This sector has also seen its share of volatility, however. The crisis associated with Enron had a marked effect on utility ratings – and accelerated the higher incidences of degradation in the early 2000s. During Enron’s demise, the rating composition of the utility sector shifted toward the ‘BBB’ category and, between 2000 and 2003, downgrades outnumbered upgrades by 372. Due to heightened credit stress and deregulation across the utility sector between 2000 and 2005, there were 27 defaults – the largest cluster of utility defaults during our study (and this represents more than 40 percent of the 61 utility defaults since 1981).
Default patterns may still vary by industry, but to a lesser extent than rating movements do. There has nonetheless been correlation between rating movement and defaults since the 1990s, thus suggesting that defaults are not random. Instead, they are reflective of rating trends and underlying credit conditions.
For example, the power industry, the most likely segment to experience a downgrade, has had the second-highest number of defaults. Since 1981, we have seen 133 infrastructure defaults – almost all having occurred since 2001. Defaults became most prominent during two periods: the early 2000s (17 defaults occurred in 2002, the most on record); and the ‘Great Recession’ from 2007 to 2017.
But it is not all doom and gloom. Perspectives change once we compare this journey to other asset classes. Indeed, the infrastructure sector made it through the most recent financial crisis largely unscathed compared to other classes. The peak default rate during this period was under 1 percent. For NFCs, this figure rose to 6 percent. Recovery rates for infrastructure debt instruments, too, have been broadly stronger than for NFCs.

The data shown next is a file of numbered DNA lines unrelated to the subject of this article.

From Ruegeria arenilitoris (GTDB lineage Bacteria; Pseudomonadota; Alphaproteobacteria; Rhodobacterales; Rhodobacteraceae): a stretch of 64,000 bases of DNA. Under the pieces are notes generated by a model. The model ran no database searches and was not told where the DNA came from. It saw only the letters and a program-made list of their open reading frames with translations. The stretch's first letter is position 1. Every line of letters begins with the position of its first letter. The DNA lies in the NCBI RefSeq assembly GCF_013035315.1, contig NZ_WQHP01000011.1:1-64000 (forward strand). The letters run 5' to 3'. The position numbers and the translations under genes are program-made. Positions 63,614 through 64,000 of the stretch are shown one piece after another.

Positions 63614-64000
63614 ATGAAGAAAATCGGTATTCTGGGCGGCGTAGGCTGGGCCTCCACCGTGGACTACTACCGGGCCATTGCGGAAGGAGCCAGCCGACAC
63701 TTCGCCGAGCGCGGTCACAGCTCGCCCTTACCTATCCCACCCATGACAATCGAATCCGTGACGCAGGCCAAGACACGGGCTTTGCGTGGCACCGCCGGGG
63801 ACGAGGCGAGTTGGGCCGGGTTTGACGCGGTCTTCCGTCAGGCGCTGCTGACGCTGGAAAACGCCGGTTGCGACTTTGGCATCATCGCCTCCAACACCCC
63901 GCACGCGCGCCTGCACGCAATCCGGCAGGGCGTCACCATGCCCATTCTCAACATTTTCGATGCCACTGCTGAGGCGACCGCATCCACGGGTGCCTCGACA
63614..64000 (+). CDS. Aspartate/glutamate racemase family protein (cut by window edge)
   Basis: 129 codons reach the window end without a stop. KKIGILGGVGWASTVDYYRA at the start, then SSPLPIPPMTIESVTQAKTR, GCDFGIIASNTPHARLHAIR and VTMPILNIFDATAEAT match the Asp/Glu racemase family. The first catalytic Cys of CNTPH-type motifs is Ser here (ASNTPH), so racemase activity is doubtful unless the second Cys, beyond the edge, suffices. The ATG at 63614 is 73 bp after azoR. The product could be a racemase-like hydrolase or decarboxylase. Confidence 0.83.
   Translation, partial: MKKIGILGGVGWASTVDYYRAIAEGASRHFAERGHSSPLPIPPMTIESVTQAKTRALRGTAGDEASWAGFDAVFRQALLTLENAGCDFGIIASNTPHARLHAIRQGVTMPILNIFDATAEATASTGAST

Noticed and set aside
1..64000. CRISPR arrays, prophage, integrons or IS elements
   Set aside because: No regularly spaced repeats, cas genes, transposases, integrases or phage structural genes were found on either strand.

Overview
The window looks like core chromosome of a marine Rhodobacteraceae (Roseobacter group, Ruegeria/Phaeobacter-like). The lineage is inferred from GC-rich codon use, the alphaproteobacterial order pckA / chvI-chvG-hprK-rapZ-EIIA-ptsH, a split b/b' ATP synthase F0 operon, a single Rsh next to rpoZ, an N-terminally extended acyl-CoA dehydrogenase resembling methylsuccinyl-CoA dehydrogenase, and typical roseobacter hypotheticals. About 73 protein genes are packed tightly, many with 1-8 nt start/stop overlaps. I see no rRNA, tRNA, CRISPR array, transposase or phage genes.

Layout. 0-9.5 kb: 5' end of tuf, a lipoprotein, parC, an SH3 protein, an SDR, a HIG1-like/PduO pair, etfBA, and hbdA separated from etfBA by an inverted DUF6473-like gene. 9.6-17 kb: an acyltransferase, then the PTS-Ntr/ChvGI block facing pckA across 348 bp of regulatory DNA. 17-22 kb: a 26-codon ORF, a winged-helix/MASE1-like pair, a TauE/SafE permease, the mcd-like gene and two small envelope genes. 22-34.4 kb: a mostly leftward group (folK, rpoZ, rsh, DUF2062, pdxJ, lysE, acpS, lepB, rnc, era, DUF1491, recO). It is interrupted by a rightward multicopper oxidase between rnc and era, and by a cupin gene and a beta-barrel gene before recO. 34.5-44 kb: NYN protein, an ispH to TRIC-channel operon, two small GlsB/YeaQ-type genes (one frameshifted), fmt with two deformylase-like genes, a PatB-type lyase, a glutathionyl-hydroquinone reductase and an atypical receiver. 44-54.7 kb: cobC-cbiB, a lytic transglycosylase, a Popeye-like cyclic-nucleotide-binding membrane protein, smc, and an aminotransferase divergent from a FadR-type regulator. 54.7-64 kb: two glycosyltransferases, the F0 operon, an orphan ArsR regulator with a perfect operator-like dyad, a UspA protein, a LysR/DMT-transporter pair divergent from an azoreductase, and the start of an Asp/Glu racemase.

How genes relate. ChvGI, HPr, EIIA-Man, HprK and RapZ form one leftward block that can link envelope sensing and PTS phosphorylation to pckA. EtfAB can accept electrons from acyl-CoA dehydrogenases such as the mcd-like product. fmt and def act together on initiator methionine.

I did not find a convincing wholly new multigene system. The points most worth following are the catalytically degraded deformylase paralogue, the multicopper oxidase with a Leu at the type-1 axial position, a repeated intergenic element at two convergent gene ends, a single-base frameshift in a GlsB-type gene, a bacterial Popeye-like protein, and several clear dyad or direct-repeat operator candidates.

A more promising future?
Taking all things into consideration, there is a nuanced lesson for infrastructure investors. What is undeniable is that rating movement for infrastructure has largely been negative: downgrades have outnumbered upgrades 2830 to 2184 through to 2017. One of the most challenging spells came between 2000 and 2004, when there were 712 downgrades in infrastructure, compared with 222 upgrades.
But this fact, though crucial for infrastructure investors to remember, may not tell the whole story. In recent years, trends have been more favourable, and the balance of rating movements is shifting. In seven of the past 13 years, there have been more upgrades than downgrades. Two of the years for the highest number of upgrades were 2007 and 2008, during which there were 274 upgrades combined – accounting for 13 percent of all positive rating movements since the 1980s.
What next for this market? In the years ahead, infrastructure will not be exempt from new and emerging risks. On many continents, investors must navigate uncertainty over nationalist and populist movements, which may scupper market confidence. Changes to regulatory frameworks also pose new challenges. That said, investors, we believe, can still find comfort in the favourable characteristics that have long attracted them to the asset class.
Candela Macchi is director and sector lead in the Infrastructure Ratings Practice in Latin America at S&P Global Ratings. She can be contacted on +44 (0)20 7176 3605 or by email: firstname.lastname@example.org.